An NRI is an Indian citizen who stays outside India. For purposes of carrying out employment or any business or vocation, under circumstances indicating an intention to stay outside India for an uncertain duration and Any Indian citizen deputed outside India for a temporary period in connection with employment.
A citizen of a foreign country (other than a citizen of Bangladesh or Pakistan) is a PIO if: He/She at any time held an Indian Passport OR He/She or either of his parents or any of his/her grandparents was a citizen of India OR Spouse (not being a citizen of Bangladesh or Pakistan) of an Indian citizen (a) or (b) above
NRI can invest in the following products-: He/She at any time held an Indian Passport OR He/She or either of his parents or any of his/her grandparents was a citizen of India OR Spouse (not being a citizen of Bangladesh or Pakistan) of an Indian citizen (a) or (b) above
An NRI should open a new bank account (NRE/NRO or both) with designated bank which is approved by RBI (Reserve Bank of India) for this purpose. He should apply for a general approval for investment in Indian Stock Market through his designated bank branch. He should open a Demat Account with an NBFC to hold his shares and register to execute his buy/sell orders on the stock exchange(s).
Any NRI/PIO can open two types of savings accounts with any bank in India. They are NRE and NRO bank accounts.
A NRE bank account is an external saving bank account opened for Non resident Indians. This is why it is known as Non-Resident External account. Since it is an external account, any monies lying in NRE account can be taken outside the country or in other words, the monies lying in NRE account are fully repatriable. This money can be converted into any foreign currency at the behest of the account holder and can be remitted outside the country
A NRO bank account is an ordinary saving bank account opened for Non resident Indians. This is why it is known as Non-Resident Ordinary account. Since it is an ordinary account i.e. as good as a normal saving bank account, monies lying in NRO account cannot be taken outside the country or in other words, the monies lying in NRO account are not repatriable.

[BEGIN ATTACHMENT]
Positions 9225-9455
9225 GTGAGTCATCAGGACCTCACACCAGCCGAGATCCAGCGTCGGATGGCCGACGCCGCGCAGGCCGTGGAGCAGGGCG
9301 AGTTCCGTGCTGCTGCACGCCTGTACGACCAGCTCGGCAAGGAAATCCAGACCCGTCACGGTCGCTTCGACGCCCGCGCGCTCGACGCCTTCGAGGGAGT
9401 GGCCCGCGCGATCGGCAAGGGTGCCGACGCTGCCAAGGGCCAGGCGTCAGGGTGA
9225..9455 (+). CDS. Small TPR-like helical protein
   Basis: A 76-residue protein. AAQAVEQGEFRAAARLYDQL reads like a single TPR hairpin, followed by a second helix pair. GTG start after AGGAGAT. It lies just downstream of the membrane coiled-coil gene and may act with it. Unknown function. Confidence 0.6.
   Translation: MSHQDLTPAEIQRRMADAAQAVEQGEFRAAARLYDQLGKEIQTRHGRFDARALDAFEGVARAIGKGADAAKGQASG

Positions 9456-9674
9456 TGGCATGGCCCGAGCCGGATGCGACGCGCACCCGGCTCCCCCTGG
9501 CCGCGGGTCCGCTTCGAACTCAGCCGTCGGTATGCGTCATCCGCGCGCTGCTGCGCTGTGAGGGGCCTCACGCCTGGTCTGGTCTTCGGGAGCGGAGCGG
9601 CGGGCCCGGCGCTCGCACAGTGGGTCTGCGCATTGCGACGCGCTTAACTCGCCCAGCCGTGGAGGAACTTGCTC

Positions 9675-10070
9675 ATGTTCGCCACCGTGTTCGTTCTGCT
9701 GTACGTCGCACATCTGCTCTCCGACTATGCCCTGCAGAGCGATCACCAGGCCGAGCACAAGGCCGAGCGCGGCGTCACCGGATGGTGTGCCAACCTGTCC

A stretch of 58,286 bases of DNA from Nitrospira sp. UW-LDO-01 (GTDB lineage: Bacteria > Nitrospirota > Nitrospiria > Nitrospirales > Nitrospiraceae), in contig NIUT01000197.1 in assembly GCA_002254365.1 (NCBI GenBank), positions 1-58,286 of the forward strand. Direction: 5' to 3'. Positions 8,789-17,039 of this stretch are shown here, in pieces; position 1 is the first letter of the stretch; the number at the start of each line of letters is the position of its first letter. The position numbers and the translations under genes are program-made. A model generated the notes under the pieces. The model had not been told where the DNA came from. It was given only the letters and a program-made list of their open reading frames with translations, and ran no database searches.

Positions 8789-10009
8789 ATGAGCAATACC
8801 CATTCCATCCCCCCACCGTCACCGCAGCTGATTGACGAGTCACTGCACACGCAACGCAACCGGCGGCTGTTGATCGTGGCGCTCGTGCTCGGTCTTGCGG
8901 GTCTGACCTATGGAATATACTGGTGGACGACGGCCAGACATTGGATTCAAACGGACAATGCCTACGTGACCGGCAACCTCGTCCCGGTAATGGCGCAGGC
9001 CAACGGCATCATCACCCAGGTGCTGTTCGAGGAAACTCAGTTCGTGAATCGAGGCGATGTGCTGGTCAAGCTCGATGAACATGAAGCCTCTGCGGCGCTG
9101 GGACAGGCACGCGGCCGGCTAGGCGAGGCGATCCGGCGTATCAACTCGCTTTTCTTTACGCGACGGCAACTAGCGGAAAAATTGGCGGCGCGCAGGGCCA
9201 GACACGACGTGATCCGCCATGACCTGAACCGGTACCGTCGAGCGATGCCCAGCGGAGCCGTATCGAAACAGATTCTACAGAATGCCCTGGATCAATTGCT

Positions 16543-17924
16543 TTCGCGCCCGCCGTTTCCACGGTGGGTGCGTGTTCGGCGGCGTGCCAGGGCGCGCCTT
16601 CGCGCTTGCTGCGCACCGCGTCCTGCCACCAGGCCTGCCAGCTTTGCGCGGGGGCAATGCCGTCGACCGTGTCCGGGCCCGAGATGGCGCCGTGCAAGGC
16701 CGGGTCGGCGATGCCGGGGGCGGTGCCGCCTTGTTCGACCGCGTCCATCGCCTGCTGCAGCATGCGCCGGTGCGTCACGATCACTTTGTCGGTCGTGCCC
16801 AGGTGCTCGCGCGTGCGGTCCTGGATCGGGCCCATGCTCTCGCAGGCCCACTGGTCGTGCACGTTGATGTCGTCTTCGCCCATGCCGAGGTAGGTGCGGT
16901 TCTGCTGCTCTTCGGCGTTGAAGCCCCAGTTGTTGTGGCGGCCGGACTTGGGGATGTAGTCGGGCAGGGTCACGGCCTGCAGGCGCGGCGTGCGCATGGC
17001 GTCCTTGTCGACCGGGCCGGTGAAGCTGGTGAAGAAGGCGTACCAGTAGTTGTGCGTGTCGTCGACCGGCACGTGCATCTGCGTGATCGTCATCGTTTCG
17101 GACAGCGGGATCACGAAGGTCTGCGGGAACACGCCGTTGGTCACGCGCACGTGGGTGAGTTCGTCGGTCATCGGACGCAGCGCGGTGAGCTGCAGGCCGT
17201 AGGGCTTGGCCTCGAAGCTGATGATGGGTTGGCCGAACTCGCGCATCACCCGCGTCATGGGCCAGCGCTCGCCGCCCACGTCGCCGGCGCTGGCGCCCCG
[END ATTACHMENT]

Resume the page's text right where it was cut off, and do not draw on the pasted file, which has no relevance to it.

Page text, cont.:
Yes money can be freely transferred from NRE account to NRO account.
No, money cannot be transferred from NRO account to NRE account
RBI has advised banks to re-designate such accounts as resident accounts on return of the account holder to India. In case a resident Indian becomes a non-resident, will he/she be required to change the status of his/her holding from Resident to Non-Resident? As per section 6(5) of FEMA, NRI can continue to hold the securities, which he/she had purchased as a resident Indian, even after he/she has become a non-resident Indian, but has to transfer the shares to his NRO (Non Resident Ordinary) account
The applicants for TAN are to pay Rs.50/- + service tax (as applicable) as processing fee at the TIN FC at the time of submitting Form 49B.
NRIs are permitted to make direct investments in shares/ debentures of Indian companies/ units of mutual fund. They are also permitted to make portfolio investments i.e. purchase of share / debentures of Indian Companies through stock exchange. These facilities are granted both on repatriation and non-repatriation basis.
Portfolio Investment Scheme (PIS) is a scheme of the Reserve Bank of India (RBI) defined in Schedule 3 of Foreign Exchange Management Act 2000 under which the 'Non Resident Indians (NRIs)' and 'Person of Indian Origin (PIOs)' can purchase and sell shares and convertible debentures of Indian Companies on a recognized stock exchange in India by routing all such purchase/sale transactions through their account held with a Designated Bank Branch. Any NRI or a PIO wanting to trade/make fresh investments in the Indian Equity Secondary Market needs and must have one PIS account with only one designated bank in India. PIS account is applicable only for NRIs and not for resident Indians. It is only for trading in Indian markets and not any other foreign markets. It is applicable only for equity trades and not MF investments.
For all the Indian companies or companies listed on Indian stock exchanges, there are certain limits which have to be monitored under FEMA regulations. For any company the foreign investment into that company cannot cross certain limit. This limit is different from company to company and sector to sector. Also individually any NRI or a PIO cannot invest more than 5% in any Indian company.
As per the regulations NRIs are allowed to invest up to a certain percentage of the total paid up capital of the company by directly subscribing to the equity/convertible debentures of the company either though a public offering made by the company or through private placements on one to one basis. Regulations provide for different ceilings on such investments based on the industry to which the company belongs and also the nature of investments (repatriation / non-repatriation basis).